German Election Results 2017 – Merkel Wins But Radical Right Makes Deep Gains

German Election Results 2017 – Merkel Wins But Radical Right Makes Deep Gains

Angela Merkel’s CDU/CSU (Christian Democratic Union of Germany – the Christian Social Union in Bavaria) has emerged as the biggest bloc in the Bundestag with 246 seats. While victory is sweet for Mrs. Merkel, it came at a cost.

 

Over 8.5 percent down from the last election results and with little hope of resurrecting the grand coalition with the Martin Schulz led SPD (Social Democratic Party of Germany). Not quite a Pyrrhic victory as the road still leads to the Chancellorship, but it has come at a high cost to Mrs. Merkel’s base.

 

With the SPD ruling out any ideas of a coalition government with the CDU/CSU bloc, Mrs. Merkel’s path to power will be a complicated process.

 

This election marks the first time in over sixty years that a radical right-wing party wins seats in the German Bundestag. The anti-immigrant, Eurosceptic AfD emerged as the third biggest party with a 12.6 percent share of the vote and what is projected to be 94 parliamentary seats.

 

This strong showing is an extraordinary result for a party that failed to clear the 5 percent threshold for parliamentary representation in the last elections. This time around the AfD saw an enormous influx of support, mainly from the CDU/CSU bloc.

 

Radical right-wing parties entering parliaments around Europe isn’t something new. We’ve already seen Golden Dawn in the Greek parliament and the ELAM party in the Cypriot parliament.

 

This time though it happened in Germany. A country which should have had its fill of anything even remotely associated with the radical-right has just made the right-wing AfD the third largest party in the Bundestag.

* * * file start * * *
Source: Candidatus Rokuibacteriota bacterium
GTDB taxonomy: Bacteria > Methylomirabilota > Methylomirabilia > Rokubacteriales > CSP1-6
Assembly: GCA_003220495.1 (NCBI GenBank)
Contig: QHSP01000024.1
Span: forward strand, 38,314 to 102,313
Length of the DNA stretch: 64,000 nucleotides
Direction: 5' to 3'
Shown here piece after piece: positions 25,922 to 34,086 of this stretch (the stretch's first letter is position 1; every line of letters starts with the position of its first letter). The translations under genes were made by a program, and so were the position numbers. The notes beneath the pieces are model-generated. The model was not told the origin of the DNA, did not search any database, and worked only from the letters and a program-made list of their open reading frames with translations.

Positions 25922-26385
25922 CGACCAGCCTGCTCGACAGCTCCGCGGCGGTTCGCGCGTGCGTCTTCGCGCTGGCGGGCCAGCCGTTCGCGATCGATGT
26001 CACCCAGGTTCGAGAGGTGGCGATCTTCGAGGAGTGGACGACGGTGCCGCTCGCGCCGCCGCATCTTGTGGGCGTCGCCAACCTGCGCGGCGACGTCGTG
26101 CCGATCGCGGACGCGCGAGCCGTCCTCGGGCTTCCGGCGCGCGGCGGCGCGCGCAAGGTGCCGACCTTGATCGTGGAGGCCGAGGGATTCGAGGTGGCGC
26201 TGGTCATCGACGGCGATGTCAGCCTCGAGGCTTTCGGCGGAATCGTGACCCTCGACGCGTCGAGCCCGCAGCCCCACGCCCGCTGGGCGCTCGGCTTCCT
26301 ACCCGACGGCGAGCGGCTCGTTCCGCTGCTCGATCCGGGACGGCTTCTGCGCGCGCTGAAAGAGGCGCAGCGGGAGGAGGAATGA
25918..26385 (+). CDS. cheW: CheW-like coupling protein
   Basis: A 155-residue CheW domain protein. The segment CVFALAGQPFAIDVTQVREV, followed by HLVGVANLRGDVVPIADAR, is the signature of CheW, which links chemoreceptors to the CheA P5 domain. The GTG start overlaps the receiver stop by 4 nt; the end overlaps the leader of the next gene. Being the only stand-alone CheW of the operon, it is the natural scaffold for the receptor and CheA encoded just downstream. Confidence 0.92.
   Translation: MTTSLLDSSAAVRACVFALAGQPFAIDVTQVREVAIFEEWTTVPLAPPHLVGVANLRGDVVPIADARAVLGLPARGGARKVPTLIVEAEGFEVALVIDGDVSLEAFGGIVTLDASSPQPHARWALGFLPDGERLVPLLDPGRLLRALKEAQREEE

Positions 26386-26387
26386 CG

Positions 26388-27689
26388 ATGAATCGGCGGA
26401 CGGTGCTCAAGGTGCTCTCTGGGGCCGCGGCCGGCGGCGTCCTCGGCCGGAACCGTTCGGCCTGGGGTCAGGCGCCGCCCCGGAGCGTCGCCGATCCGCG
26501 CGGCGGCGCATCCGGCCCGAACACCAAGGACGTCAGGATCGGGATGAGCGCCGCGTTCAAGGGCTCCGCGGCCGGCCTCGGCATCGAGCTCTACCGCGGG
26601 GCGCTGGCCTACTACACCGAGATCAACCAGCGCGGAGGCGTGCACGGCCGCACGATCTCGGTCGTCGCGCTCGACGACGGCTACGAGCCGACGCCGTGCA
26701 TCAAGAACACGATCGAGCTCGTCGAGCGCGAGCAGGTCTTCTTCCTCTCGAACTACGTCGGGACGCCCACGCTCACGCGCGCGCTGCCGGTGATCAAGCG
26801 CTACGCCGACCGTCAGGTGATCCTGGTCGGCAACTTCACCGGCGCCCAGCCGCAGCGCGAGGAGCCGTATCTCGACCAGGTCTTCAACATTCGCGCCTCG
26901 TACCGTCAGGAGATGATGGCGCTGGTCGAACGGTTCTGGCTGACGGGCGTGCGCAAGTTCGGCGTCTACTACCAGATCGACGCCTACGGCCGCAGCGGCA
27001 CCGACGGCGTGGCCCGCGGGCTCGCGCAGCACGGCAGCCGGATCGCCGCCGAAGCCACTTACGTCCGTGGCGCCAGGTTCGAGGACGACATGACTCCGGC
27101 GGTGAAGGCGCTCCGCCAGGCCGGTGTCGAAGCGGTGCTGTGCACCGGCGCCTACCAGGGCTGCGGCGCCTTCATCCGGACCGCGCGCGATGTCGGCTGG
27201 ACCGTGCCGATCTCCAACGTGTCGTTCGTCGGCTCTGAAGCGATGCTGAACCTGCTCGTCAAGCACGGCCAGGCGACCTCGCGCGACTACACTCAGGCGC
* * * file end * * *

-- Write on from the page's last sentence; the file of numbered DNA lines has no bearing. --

It hasn’t been all Schaumwein and Kaviar for the AfD though. A highly fragmented and fractious party, defined mostly by opposition to other parties, the AfD is already counting the cost of success. Party leader Frauke Petry announced she would not be sitting with party colleagues in the Bundestag, choosing instead to serve as an independent MP.

 

Ms. Petry, a moderate, had been embroiled in a long-standing stand-off with the extreme right-wing faction in the party. In April of this year, Ms. Petry efforts to carve a more moderate path for the party were stymied by co-leader Jörg Meuthen.

 

In spite of the leadership issues, it’s been a startlingly successful campaign for the AfD. With a supporter base primarily drawn from the CDU, from nowhere to over 90 parliamentary seats, by any account, Germany today politically is a different animal from the Germany before the elections.

 

Forming a coalition government is going to be a steep road for Mrs. Merkel. The pool of acceptable coalition partners has narrowed considerably after the SPD announced they would not be willing partners so any coalition will by definition be multi-colored, minus of course, the AfD who isn’t on anybody’s wish-list.

 

The only combination open to Mrs. Merkel that gets past the 50% margin required is the CDU/CSU + Green + FDP, a three-party coalition.

 

Coalition combinations German Bundestag after 2017 elections

 

Forming this new coalition government looks like being a long and drawn-out process for Mrs. Merkel with no certainty of the outcome and what is sure to be a lengthy list of concessions in both cabinet composition and policies.

 

This uncertainty has already translated into a correction for the recent Euro rally which dipped 0.5 percent against the USD in the early Asian session.

 

Germany has gone from stable and predictable to unstable and unpredictable in the blink of an election.

 

The European Union has a new adversary to contend with, one perhaps it had never really thought about that much. A new wave of right-wing sentiment inside its most important economic member and what until recently was the poster boy for the ideals of the European Union.

 

The fallout could be far-reaching. Austria goes to the polls in October of this year, and the Freedom Party of Austria (FPÖ) is the local variation of the AfD.

 

Euro-scepticism has been around for almost as long as the European Union and its various guises over the years, but until now it’s been a “wine and cheese” kind of protest. Mild and relatively low-key.

 

That party has morphed into Brexit and the AfD. A 94 strong parliamentary bloc in what should have been immune to any further right-wing extremism.

 

Disclaimer:
This article is for educational and informative purposes only and should not be considered as investment or trading advice.

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